Bipartisanship it is a two party system where opposing political parties compromise in order to find the common ground for securing permanent national interests. Examining the current situation in the United States foreign policymaking is the most pressing issue. It shows the impact that foreign policy decisions have on national interests in a heavily ideological polarized country. In order to secure foreign policy goals, its support has to come from bipartisanship rather than partisanship. Partisan support does not work like bipartisanship, in partisanship, a political party only follows theirs interests without any compromise. As Rhodes writes, “there is also considerable agreement that partisan polarization is spearheaded by ideological activists with extreme views on divisive policy issues.” The issues that divide party activists vary over time; for instance, in the 1960s and 1970s, activists divided on explosive issues such as race, abortion, and the United States’ role in world affairs, according to Adams. Another factor argued to influence the level of bipartisanship exhibited by presidents can be divided into two categories. First, “foreign policy scholars have long highlighted the role of internationalcircumstances.” Not only that, many scholars have pointed to major events such as WWII, the Vietnam War, and the end of the Cold War in affecting bipartisanship across all areas of American political life. As a result, bipartisanship is mainly the product of international pressures that allow for more or less “latitude in the degree” to which partisan preferences influence foreign policy. Secondly, the president's decision to make bipartisan “appointments can also be viewed as a strategic choice, intended to maximize the president's political leverage vis-à-vis Congressional opposition,” for example.  In contrast to the foreign policy literature, these incentives are the product of local political demands, because there are several major domestic determinants of a state’s foreign policy, specifically, domestic political demands, electoral time, local populations and their opinions, and economic interests. Most scholars who have written about bipartisan politics include the bipartisan support for Israel in their research. Because the relationshipbetween the US and Israel, one of the most solid and stable bilateral relationships in modern international affairs, is supported by overwhelming American politicians. A study by Amnon Cavari and Elan Nyer showed that “Members of Congress have consistently debated and passed resolutions in support of Israel and in repudiation of its foes, showing strong bipartisan support for Israel.” They further operationalize “congressional involvement by identifying trends in congressional actions concerning Israel since 1973. The data includes all bills and resolutions that deal specifically with Israel.” The relationship between Israel and the United States of America remains an important factor in the overall policy of the US government.  The foreign policy of the US government has shown immense support to Israel as a nation a trend which can be traced back to 1953. The congress over this period has remained consistent with its support ensuring that the US government and Israel maintain only a supportive but a close relationship with one another. Baylis and Patricia highlight that the main indication of congressional support for Israel is eminent on the aspect of foreign aid. The US government through the support of the congress has offered approximately $3 billion in grants to Israel. The report further indicates that Israel has been the largest recipient of the grants offered by the US government between 1976 -2004. From the most current trend, we deduce that the government of the United States offered about $3.9 billion in form of assistance foreign military to Israel. This is in addition to the huge amounts of loan guarantees that the country also benefits from. According to the scholars, the congress has had a close eye on the issue of assistance to Israel together with other issues connected to bilateral relations. The concerns of the congress have led to impacts on the policies of the administration. It is noted that all the aid to Israel from the US government is in form of military help although the past trends also indicate considerable economic assistance. As a result of the firm congressional support for Israel, the latter has been able to enjoy benefits that are not available to other countries. In addition to the military and financial help, the US government through the support of the congress also offers political assistance to Israel. Out of the total number of times in which the US has used its UNSC veto power, 42 times has involved the veto power used in connection to resolutions that concern Israel. The report further indicates that between 1991 and 2011 a total of 15 out of the 24 vetos were used in protection of Israel.As indicated by Tamar, the bipartisan relation between the United States and Israel therefore indicate the existence of a strong political bond between the two nations. It is because of this that we interact with a number of political ideologies implemented in Israel with their roots strongly traceable back to the United States. Furthermore, the political influence that the US has on Israel eventually play a crucial role in manipulating the Congressional processes especially when the floor discusses matters concerning Israel. Such political ties in turn influence the types of foreign policies put in place in order to govern these relations.The nature of the relationship between a country and its international allies therefore serves as a key function of whether or not the foreign policies concerning these countries would be supported. As discussed by Morgan, over the past decades, the bilateral relations have shown tremendous transition. It started as a simple US policy to sympathize and support the Jews. It has since developed into a rare partnership which has since left Israel dependent on the US for military and economic forte. This policy receives such a strong bipartisan support, perhaps, because the US too deduces her fair share of benefits from this relationship. Research indicates that this connection is a strategic plan by the US government to establish its presence especially in the Middle East. This is because Israel is one of US’s two major supporters from this region among the countries that are non-NATO. This argument can be emphasized by the Late Jesse Helm’s remarks that Israel acts as the carrier of America’s aircraft in the Middle East. Israel has enabled the US government to establish a military foothold in the Middle East and this perhaps justifies the extent of military aid that the country gets from the US. The strong military presence of the United States especially in the Middle East can be attributed to the strong ties between the US and Israel. This has established Israel as an appropriate landing ground for the military missions of the United States specifically in the Middle East. The US military forms a focal point in most Congressional discussions. The foreign policies discussed and implemented by the government with respect to the US’s military strategies are always treated with the desired sensitivity. Consequently, the military relations between the US and Israel play a pivotal role in influencing the kind of foreign policies that touch on Israel. For instance, a foreign policy meant to control the military activity of the United States in the Middle East is most likely to receive an overwhelming bipartisan support owing to the strong bilateral relations between Israel and the US.Morgan. A study by Michael E. Flynn has emphasized bipartisanship in foreign policymaking. Namely in the context of presidential appointments to the foreign policy bureaucracy, he emphasized the role of international security conflicts and national security in affecting bipartisanship. As most previous studies of bipartisanship have focused on “Congressional voting patterns,” but in his case, he collected new data on appointments to the foreign policy bureaucracy. The data used herein consist of 2,430 office-year observations, running from 1948 to 2011. Another study by Michael Fynn indicates that there is no enough evidence to enhance the argument that bipartisanship in the presidential appointments to foreign bureaucracy has undergone any shift in its structure. Since the end of cold war and Vietnam wars, domestic politics has been characterized by partisan political conflicts. This form of instability has extended its impacts on foreign policy making hence hindering the effectiveness of the government on this area.  According to Fynn, the conditions that surround and govern domestic politics play a crucial role in encouraging bipartisanship. This reveals the correlation that bipartisan appointments to the foreign policy bureaucracy become increasingly scarce as the congress becomes more polarized. The scholar projects that we shouldn’t expect to see much of bipartisan cooperation especially through the appointments of the president in future. A study by Mearsheimer indicates that while qualitative research reflects on the role of elite bureaucratic policy makers, the quantitative findings lay more emphasis on both public opinion as well as the voting patterns of the congress. His research on foreign policy therefore fronts such issues as national security and foreign threats as the main factors that influence bipartisanship. These studies concentrate more on crises and external pressures as the main factors that drive bipartisanship. The approaches ignore the aspects of domestic political pressures which equally play an important role in shaping bipartisanship. Michael therefore suggests a balanced view by pointing out that both the international pressures and domestic factors have a relative importance. This therefore implies that bipartisan cooperation as dictated by the presidential appointments may not necessarily emanate from the external factors but also involves the domestic elements. The stability of a political environment in a given nation does not only impact activities within the nation but also influences the international connections between the country and the outside world. A stable political environment is more likely to attract long lasting bilateral relations while a society whose politics is characterized by crises may not adequately enhance strong bilateral ties. The scholar concludes by noting that the implementation of foreign policies is not only subject to the impacts of external pressures. According to the research, the internal environment plays an equally important role in determining the types of foreign policies supported and implemented by the government. According to Bass, the data on over 2,000 individuals appointed to the foreign policy bureaucracy between 1948 and 2012 indicate no specific shift in the structure of the bipartisan appointments. The trend remains almost the same despite the fact that the circumstance and environments surrounding leadership have not remained static. Historically, the world was characterized by wars and conflicts hence political instability in most states. The data indicates that the president appointed few bipartisan supporters to the foreign policy bureaucracy as a strategy to regain political stability. The domestic political environment especially during the early period of the cold war could have led to the scarcity of the bipartisan appointments during this period. The findings as highlighted by Michael indicate that the involvement of the United States in conflicts has a negative effect on bipartisanship contrary to the popular belief that the two are directly proportional. The graphical projections predict the probability of bipartisanship decreasing with increase in the duration of America’s involvement in conflicts. These results match the outcomes of previous data as presented by Peter Trubowitz which highlight a negative correlation between insecurity, international conflicts and bipartisanship cooperation in the moments of Congressional voting. This negative correlation may arise as a result of nature in which the country’s military involvements are becoming increasingly politicized. The influence of politics on the country’s military strategies is becoming so immense that researchers project a situation in which the actions of the military will be entirely controlled by a country’s politics. The domestic political conditions also play a crucial role in enhancing bipartisanship. From the researcher’s arguments, these appointments can help by compensating presidents especially in cases of low partisan support in the Congress. This strategy can therefore help the president to construct moderate conditions although this would only if the parties are close.The scholarly findings above match the portions highlighted earlier hence indicating a consistency in the arguments. The weakness evident in the approaches above is the fact that each scholar seems inclined on either the domestic or the international pressures as the core drivers of bipartisan appointments. It would be prudent to know that neither the internal nor the external factors are more crucial, both other these aspects have a role in shaping bipartisanship. A study by Professor Jordan Tama argues that “foreign policy bipartisanship still occurs with some frequency because many foreign policy issues do not break down along partisan ideological lines, and lawmakers of both parties tend to see the world differently than the president.” He showed that the issue of foreign policy sanctions, an issue on which Congress has often favored highly “punitive measures” is resisted by the president. The author concludes that “foreign policy bipartisanship remains alive; that Congress remains capable of challenging the president successfully on important foreign policy issues; and that congressional activism on sanctions issues is motivated not only by interest group pressure, but also by ideational differences in the foreign policy approaches of lawmakers and the president.” Research by Leep Mathews reveals that the conflict between the Congress and the presidential ideologies continues to characterize the American government. The congress proposes certain standards on foreign policy sanctions. Some are so adverse that the president actually turns them down. The outcome of his research however outlines the fact that the president and the congress in some occasions have managed to find a common ground of operations. The rare collaboration between the bipartisan approaches and the president are not necessarily meant to achieve individual interests but are geared towards achieving the collective leadership goals as stated by the US government. Leep further argues that the unanimous agreement to give the Congress a key role in the ultimate stages of nuclear negotiations with Iran was a rare indication of bipartisan unity. According to the scholar, such developments are a clear indication that the leadership is committed to the principle of bipartisanship in foreign policy. The author further highlights the fact that such a show of bipartisan support even in the presence of a highly polarized partisan circumstance is an indication that the leadership is moving in the right direction. He alludes to the fortunate fact that individual have ceased to cling onto their selfish desires and since throwing away their political differences in a bid to embrace the country’s interest. The scholar further explains that the core principal of congressional accountability is not only seeing to it that the president’s powers are kept under check but also ensuring that their actions are alongside the government’s goals to protect the interests of the citizens. He is however quick to point out that the rare show of bipartisan unity is not a guarantee that the government is finding a solution to the political conflicts any soon. As highlighted by Hurrell, the US Congress has both a direct and indirect influence on US foreign policy. This aspect is largely enhanced by the domestic political priorities enjoyed by the congress. As such, the Congress plays a crucial part in the process of decision making in matters related to the US foreign policy. The researcher points out the sanctions passed by the Congress as a good example of the way in which bipartisanship is influenced by domestic actors. His argument also reveals the aspect that the Congress, despite the domestic political priorities, still have an important role to play in shaping the foreign policies of the United States. For instance, the recent sanctions on countries such as Iran are a clear result of the influence of the Congress in shaping the foreign policies of the United States. The scholar further emphasizes the fact that the Congress still has the power to influence the decisions of the president despite the fact that the constitutional framework gives the president powers. For instance, the US congress has the power to be part of the decision making process that would commit the military to hostilities. He notes that the US Congress has a multidimensional role in the making of US foreign policies. These roles are based on the constitutional powers as well as the political ideologies in the United States. The scholar concludes by noting that the Congress has the ability through direct or indirect approaches, to exert an impact on the procedures of the government on policies. The Congress equally has the powers to influence the ability of the President to act in certain circumstances. This explains why some of the ideologies as presented by the president may receive varied responses from the members of the Congress. While some of the proposed policies by the president receive enough support, others face outright opposition from the Congress. In circumstances where the President and the Congress fail to strike a common ground, there is always the need to adjust the policies appropriately. This happens so that they can remain in sync with the country’s resolutions on foreign relations. The partisan polarization and the domestic politics therefore play the key role of shaping the relationship between the President and the Congress. The findings by the scholars indicate consistency in the arguments. From their explanations, we can deduce that the President despite the constitutional powers still has his ability to exercise these powers put on check by the Congress. The consistency in the data as posted by the scholars serves as the core strength in this case. I therefore operationalize the establishment of US foreign policies in terms of the Congress’s ability to manipulate the decision of the President. Another study by Mark Souva and David Rohde argues that an electoral connection drives partisanship in congressional foreign policy voting.  They showed that “members of Congress depend on core supporters for mobilization and money, and primary voters are likely to follow the opinion cues of partisan elites.” Consequently, when Republican and Democratic  “opinion elites hold more distinct views on an issue, one may expect to observe more partisan behavior in Congress on both low- and high-politics foreign policy issues.”  For these reasons, the authors concluded that “elite opinion cleavage argument provides a richer understanding of partisan conflict on foreign and defense policy.” A study by Roth Ariel shows that the opinion of the public has a key role to play in the democracy, accountability and decision making. The voter therefore has a voice, first of all in determining the people who eventually ascend to power. In addition to exercising their democratic rights during voting, the voters equally have the right to ensure that those elected into the office remain accountable at all times. The aspect of voting does not only end at this point but extends right into the Congress. It is during these charged political atmospheres that the divide between partisanship and bipartisanship becomes eminent. As highlighted by the scholar, for a bill to be passed, there has to be show of immense support for this bill. The same strategy applies to circumstances which involve proposals on foreign policies. The voting is such that the proponents must reach a particular threshold for their bill to pass. He therefore concludes that there is a direct correlation between the support obtained by the Congress and the probability of a foreign policy going through. A study by Gilboa reveals that the voting process that eventually takes place within the Congress can have its roots traced back to the primary voter. According to the scholar, it is the primary voting that remains crucial in shaping the side of the political divide that will have a majority representation. For instance, the establishment and implementation of foreign policies in set up with more Republicans than Democrats would be different if the scenario was reversed. The scholar therefore deduces the argument that the primary voter determines the side of the divide that makes the majority. As such, if a foreign policy gains the support of the majority then the voting process is likely to be manipulated by this circumstance. On the other hand, if the tabled bill is done by the minority representatives then it is highly unlikely to get the needed support to go through. There is therefore a clear relationship between cleaved support and the passing of bills touching on foreign policies. The existent trend in this case is the fact that members of Congress tend to support ideologies depending on the political sides that they are in. The scholar identifies the aspect of Congressional voting and electoral connections as one of the greatest challenges to bipartisanship. In any natural set up, the members of the Congress would take sides. It however becomes a major challenge to governance when the leaders are keener on preserving the values of their political sides at the expense of attending to the interests of the citizens. The latter forms part of the key mandates of a Congress. The data as deduced from the sources above indicate a clear relationship between the primary voter and the dominant behavior within the congress. If the Congress is dominated by a partisan then we are bound to experience more of partisan ideologies dominating the government. The sources give consistent data and the arguments by the scholar bring out a clear and common correlation between the electoral connections and the eventual trends within the Congress. These trends in turn affect influence the implementation of the foreign policies due to the fact that only the idea that receives immense support is likely to go through. I therefore operationalize bipartisan support on foreign policies in terms of the primary and electoral connections and their influence on the voting trends within the Congress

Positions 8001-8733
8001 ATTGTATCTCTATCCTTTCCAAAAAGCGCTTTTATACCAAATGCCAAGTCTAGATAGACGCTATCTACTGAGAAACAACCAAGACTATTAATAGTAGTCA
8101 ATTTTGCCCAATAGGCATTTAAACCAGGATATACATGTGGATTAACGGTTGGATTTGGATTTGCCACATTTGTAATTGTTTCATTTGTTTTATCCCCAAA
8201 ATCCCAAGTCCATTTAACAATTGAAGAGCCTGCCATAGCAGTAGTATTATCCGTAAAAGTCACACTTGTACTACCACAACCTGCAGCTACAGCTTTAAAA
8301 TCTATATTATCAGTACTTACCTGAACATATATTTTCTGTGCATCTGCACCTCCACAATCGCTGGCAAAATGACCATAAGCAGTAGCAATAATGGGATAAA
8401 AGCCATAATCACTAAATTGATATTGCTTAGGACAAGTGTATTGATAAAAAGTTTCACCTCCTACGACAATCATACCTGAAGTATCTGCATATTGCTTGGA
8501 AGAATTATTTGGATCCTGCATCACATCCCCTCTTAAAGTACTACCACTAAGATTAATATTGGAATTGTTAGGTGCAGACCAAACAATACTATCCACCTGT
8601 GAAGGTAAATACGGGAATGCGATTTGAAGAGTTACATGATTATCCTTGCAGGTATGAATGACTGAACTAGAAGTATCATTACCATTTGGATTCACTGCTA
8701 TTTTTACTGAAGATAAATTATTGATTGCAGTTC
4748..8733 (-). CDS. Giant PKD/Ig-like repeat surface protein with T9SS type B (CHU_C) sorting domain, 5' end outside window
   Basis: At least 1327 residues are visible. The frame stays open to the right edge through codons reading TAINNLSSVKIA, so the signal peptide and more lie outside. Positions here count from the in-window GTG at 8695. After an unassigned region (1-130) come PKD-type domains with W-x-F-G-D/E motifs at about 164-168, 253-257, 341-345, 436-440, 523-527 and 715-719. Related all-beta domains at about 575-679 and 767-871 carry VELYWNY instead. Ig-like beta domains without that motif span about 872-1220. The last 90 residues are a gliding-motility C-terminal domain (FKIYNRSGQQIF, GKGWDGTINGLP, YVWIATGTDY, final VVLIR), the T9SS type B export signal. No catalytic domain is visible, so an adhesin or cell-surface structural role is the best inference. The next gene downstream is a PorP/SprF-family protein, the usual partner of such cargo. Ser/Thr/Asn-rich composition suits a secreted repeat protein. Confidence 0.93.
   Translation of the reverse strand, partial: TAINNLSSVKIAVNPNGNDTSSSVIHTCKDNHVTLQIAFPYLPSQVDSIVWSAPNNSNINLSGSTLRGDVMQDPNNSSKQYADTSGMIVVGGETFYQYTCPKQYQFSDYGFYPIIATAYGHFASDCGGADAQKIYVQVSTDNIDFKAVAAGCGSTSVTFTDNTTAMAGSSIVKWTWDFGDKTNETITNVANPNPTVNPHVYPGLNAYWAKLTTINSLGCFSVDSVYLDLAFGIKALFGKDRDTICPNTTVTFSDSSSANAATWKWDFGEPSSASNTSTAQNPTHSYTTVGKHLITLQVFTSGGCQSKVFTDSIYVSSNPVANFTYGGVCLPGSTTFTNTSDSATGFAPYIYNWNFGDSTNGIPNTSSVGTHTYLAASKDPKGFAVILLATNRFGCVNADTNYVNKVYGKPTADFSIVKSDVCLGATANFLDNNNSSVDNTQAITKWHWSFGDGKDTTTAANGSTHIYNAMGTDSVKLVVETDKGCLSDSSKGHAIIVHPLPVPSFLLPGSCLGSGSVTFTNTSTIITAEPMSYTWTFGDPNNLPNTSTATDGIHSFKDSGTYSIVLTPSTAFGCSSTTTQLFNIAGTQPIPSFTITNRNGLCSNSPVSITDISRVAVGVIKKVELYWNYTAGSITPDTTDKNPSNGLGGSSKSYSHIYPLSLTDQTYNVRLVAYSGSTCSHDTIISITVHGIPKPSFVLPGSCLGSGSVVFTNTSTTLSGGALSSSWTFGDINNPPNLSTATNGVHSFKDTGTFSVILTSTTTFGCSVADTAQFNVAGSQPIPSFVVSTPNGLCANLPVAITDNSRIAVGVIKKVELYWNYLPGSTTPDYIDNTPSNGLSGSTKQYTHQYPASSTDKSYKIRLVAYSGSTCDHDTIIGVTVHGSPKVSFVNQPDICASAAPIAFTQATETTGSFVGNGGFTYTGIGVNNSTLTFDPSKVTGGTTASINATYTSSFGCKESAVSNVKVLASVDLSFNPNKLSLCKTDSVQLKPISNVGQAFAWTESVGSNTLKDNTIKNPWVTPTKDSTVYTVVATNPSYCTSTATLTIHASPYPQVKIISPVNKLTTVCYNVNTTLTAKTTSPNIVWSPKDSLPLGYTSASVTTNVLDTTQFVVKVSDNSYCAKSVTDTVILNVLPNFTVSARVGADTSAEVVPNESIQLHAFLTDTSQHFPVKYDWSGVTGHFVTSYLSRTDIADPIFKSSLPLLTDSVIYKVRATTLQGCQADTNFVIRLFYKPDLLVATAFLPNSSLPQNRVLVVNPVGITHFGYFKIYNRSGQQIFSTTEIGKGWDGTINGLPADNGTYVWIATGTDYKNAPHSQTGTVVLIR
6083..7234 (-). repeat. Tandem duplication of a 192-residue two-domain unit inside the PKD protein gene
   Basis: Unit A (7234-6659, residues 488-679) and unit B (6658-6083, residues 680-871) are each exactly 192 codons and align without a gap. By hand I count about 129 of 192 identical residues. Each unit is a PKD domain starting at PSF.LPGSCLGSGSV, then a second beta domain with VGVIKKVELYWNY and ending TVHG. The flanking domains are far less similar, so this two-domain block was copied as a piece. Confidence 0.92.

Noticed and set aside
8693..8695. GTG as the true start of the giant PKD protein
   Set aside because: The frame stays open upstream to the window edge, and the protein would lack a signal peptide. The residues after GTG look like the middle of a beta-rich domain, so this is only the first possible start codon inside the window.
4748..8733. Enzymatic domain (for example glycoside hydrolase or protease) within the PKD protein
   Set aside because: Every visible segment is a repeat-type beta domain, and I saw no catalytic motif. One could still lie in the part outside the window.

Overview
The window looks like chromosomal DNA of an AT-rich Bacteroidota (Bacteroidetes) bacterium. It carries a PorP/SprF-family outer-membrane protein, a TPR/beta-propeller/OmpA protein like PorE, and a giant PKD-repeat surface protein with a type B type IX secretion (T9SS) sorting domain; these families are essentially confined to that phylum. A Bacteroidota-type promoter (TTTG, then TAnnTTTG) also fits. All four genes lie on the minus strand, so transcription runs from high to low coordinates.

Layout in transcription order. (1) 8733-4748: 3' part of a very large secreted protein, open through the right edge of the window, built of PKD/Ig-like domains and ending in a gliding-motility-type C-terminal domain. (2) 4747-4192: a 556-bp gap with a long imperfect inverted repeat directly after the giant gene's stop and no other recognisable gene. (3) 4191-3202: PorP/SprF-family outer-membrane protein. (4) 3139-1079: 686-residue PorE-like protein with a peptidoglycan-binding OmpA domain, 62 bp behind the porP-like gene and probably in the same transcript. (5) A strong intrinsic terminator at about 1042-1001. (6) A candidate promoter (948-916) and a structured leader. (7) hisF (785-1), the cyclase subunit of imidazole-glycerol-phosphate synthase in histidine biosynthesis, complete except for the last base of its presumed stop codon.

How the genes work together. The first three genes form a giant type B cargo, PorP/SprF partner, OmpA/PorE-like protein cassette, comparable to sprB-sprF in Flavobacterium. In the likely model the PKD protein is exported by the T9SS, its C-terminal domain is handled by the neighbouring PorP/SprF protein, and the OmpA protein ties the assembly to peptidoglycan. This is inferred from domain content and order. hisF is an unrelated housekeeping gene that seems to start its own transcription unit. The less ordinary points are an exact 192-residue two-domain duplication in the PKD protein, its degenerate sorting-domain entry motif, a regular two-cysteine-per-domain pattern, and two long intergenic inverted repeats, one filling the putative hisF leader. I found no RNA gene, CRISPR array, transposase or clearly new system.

Independent variable

First of all, I treat the nature of a bilateral relation as one of the core determinants of bipartisan reactions to the foreign policies. As such, I concentrate on the bilateral relation between Israel and the United States as my first case.The congressional action as highlighted by other scholars shows a definite trend. The sources connect with each other and all arguments are unidirectional. The positions by each of the scholars above indicate a growing strength in the relationship between the two countries. The research analysis further outlines that the bilateral relations is further strengthened by the mutual benefits emanating from this relations. Since all the sources are backed by clear historical and visible facts, the approaches highlighted above are adequate. From their contributions, I can deduce a consistency in their arguments hence the data can be considered not only measurable but also reliable. By analyzing the variables highlighted by the scholars above, we deduce a relationship between bipartisan support and the nature of the existing bilateral relationships. With increase in the strength of these relations, there is the probability of a corresponding increase in bipartisan support to the foreign policies governing the two entities in question. I therefore operationalize the support for bipartisan polices using the benefits that accrue from the bilateral relations and the impacts of foreign policies on these relations. The second case is on presidential appointments to foreign bureaucracy. In this case I operationalize the support for bipartisan policies using both the external pressures and the domestic political environment as equal parameters that both impact the presidential appointments to the foreign policy bureaucracy. The third case is on the effects of the Congressional processes on foreign policies. The operationalization here was the establishment of US foreign policies in terms of the Congress’s ability to manipulate the decision of the President. Lastly, we look at the relationship between voting, electoral connections and the nature of bipartisan response. For the purpose of my study, I will operationalize bipartisanship under the guidelines established by the scholars above mentioned. I used these guidelines to establish why some U.S. foreign policy decisions receive high level bipartisan support while others do not. For my analysis, I will also define congressional bipartisan support for foreign policymaking under the research guidelines establish by the same scholars above mentioned. The testing procedure shall begin with the formulation of a hypothesis where the null and the alternative hypotheses shall be stated. I shall then determine the sampling distribution of the proportion before specifying the level of significance. Based on the sampling distribution, the significance levels and the hypotheses, the region of acceptance shall be defined. The null hypothesis will eventually be tested with respect to the region of acceptance. The hypothesis shall be accepted if it falls within the region of acceptance, otherwise it will be rejected. In terms of reliability and validity my data is accepted in academic circles as most of the scholars I have mentioned are notable academics and they are experts in their fields. Finally, I will also examine and analyze to see how these scholars guidelines change in accordance with variations in my independent variables.